* Oil supported by hopes of more stimulus measures by the Fed
* Norwegian oil services workers break off wage talks (Adds details, updates prices)
By Jessica Jaganathan
SINGAPORE, Aug 27 (Reuters) – Brent crude rose more than a dollar on Monday to above $115 per barrel on supply worries as Tropical Storm Isaac threatened to interrupt most U.S. offshore oil production in the Gulf of Mexico.
Hopes for further stimulus measures from the Federal Reserve to shore up the U.S. economy, which would boost the outlook for demand from the world’s top oil consumer, also added to gains in crude prices.
Investors are now waiting for the annual U.S. Jackson Hole meeting of central bankers and economists later this week, where Fed Chairman Ben Bernanke will deliver a speech that will be scoured for clues on a third round of quantitative easing.
Brent crude futures rose $1.54 to $115.13 a barrel by 0231 GMT, after rising to a high of $115.50 earlier in the session. U.S. crude was up $1.36 to $97.51.
Oil prices fell on Friday after a report that the International Energy Agency is likely to tap strategic oil reserves as soon as September, dropping its resistance to a U.S.-led plan.
“The markets are now getting excited on the possibility of additional monetary stimulus by the Federal Reserve,” said Ben Le Brun, a Sydney-based market analyst at OptionsXpress.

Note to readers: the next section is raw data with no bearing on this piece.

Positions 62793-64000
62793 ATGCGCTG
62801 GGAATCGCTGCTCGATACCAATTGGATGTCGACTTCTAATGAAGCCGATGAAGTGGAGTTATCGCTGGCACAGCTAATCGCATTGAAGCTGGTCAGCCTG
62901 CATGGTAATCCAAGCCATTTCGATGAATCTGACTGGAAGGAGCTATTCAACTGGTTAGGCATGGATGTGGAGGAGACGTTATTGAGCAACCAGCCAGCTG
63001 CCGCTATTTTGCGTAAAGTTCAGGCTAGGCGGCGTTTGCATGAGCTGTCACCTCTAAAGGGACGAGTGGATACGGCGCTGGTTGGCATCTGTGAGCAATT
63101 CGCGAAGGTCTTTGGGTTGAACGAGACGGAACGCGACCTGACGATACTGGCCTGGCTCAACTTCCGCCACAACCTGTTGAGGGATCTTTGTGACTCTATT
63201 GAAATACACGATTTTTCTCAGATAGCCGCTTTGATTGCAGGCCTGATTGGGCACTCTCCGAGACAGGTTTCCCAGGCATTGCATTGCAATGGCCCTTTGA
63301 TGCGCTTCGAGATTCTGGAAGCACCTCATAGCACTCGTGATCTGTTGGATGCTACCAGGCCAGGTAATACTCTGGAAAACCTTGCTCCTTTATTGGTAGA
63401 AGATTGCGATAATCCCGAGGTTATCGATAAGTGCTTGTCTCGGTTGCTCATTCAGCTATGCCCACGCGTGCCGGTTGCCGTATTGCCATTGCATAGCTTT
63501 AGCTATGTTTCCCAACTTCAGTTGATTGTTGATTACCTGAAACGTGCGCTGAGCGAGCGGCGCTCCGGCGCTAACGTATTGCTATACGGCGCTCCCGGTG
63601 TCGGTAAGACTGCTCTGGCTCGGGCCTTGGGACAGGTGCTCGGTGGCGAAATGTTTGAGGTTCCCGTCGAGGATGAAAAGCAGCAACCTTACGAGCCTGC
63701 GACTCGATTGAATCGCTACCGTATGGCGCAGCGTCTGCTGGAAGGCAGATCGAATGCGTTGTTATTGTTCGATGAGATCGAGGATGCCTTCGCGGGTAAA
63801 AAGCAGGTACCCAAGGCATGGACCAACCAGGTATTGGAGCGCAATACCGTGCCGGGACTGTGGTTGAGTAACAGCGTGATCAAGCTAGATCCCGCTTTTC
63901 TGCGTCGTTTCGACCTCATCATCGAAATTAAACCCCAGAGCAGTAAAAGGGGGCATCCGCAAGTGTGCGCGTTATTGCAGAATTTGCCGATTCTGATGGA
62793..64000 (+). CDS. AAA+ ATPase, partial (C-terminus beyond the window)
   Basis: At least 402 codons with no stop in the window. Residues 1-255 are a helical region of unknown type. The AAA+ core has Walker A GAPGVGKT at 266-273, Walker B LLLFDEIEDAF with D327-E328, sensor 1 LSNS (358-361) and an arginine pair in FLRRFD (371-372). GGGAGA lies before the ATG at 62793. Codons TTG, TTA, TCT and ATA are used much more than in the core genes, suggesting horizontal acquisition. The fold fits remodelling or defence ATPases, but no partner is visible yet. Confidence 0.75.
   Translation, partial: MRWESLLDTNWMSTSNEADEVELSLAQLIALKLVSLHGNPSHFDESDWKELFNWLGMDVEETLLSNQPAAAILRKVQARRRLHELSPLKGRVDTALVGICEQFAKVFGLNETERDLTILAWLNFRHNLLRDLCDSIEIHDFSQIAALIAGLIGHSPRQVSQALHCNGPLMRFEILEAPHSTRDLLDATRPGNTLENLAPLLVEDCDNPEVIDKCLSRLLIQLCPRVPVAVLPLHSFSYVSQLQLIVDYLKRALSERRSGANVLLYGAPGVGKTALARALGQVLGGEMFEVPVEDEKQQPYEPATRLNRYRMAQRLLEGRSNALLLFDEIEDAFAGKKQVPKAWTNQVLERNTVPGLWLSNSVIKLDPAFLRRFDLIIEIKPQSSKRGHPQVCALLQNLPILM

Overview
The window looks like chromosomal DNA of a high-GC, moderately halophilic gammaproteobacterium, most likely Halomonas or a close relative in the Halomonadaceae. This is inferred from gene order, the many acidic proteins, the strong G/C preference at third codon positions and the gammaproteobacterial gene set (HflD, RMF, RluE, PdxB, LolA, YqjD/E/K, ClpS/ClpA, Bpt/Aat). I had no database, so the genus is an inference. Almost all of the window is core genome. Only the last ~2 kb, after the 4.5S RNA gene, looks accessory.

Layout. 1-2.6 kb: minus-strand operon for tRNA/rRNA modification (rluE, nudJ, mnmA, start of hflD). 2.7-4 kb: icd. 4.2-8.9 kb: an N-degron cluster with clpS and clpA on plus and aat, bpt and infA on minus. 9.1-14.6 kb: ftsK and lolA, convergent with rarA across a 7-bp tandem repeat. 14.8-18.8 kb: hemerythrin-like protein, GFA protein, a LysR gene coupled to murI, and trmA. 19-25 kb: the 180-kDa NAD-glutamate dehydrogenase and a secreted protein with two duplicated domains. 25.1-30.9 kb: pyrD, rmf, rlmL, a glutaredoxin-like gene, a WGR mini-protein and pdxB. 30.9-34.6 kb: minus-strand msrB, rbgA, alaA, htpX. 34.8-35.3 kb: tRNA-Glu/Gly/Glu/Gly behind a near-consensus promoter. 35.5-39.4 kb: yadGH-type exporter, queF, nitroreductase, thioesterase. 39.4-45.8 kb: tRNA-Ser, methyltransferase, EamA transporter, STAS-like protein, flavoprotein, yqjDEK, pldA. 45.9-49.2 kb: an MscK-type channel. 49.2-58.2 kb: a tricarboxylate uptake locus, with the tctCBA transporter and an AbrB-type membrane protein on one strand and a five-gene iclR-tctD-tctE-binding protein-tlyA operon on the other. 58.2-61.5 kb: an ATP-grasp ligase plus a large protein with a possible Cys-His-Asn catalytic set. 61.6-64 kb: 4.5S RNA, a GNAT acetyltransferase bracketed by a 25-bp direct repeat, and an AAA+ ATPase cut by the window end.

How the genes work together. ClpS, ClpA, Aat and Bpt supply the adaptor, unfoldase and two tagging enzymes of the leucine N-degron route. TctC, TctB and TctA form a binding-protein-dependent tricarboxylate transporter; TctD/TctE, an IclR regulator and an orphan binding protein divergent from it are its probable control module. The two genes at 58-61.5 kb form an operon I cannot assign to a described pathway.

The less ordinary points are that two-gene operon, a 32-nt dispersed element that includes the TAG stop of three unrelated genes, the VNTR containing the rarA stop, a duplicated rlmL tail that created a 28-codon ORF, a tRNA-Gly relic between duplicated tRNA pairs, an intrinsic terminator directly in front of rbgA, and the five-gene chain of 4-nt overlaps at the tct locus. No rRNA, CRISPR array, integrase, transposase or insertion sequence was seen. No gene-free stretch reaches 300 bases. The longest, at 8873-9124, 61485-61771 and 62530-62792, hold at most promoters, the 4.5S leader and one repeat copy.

“I don’t think traders will want to be caught short ahead of the Jackson Hole meeting especially when there’s an upside risk.”
Supply worries due to the threat to U.S. offshore oil production in the Gulf of Mexico from the Tropical Storm Isaac also supported oil prices.
Isaac, which lashed south Florida with winds and heavy rain on Sunday after battering the Caribbean, is expected to strengthen to a Category 2 hurricane and hit the Gulf Coast somewhere between Florida and Louisiana at midweek.
Meteorologists at Weather Insight, an arm of Thomson Reuters, predict the storm will spur short-term shutdowns of 85 percent of the U.S. offshore oil production capacity and 68 percent of the natural gas output.
The Gulf of Mexico accounts for about 23 percent of U.S. oil production and 7 percent of natural gas output, according to the U.S. Energy Information Administration.
About 30 percent of U.S. natural gas processing plant capacity and 44 percent of the country’s refining capacity also line the Gulf Coast, the EIA said.
Another potential threat to supply looms after Norwegian oil services workers broke off wage talks with oil companies on Friday, taking the sector a step closer to its second strike within two months.
An upcoming maintenance-related drop in North Sea output and ongoing Middle East turmoil also supported Brent prices. (Editing by Himani Sarkar)
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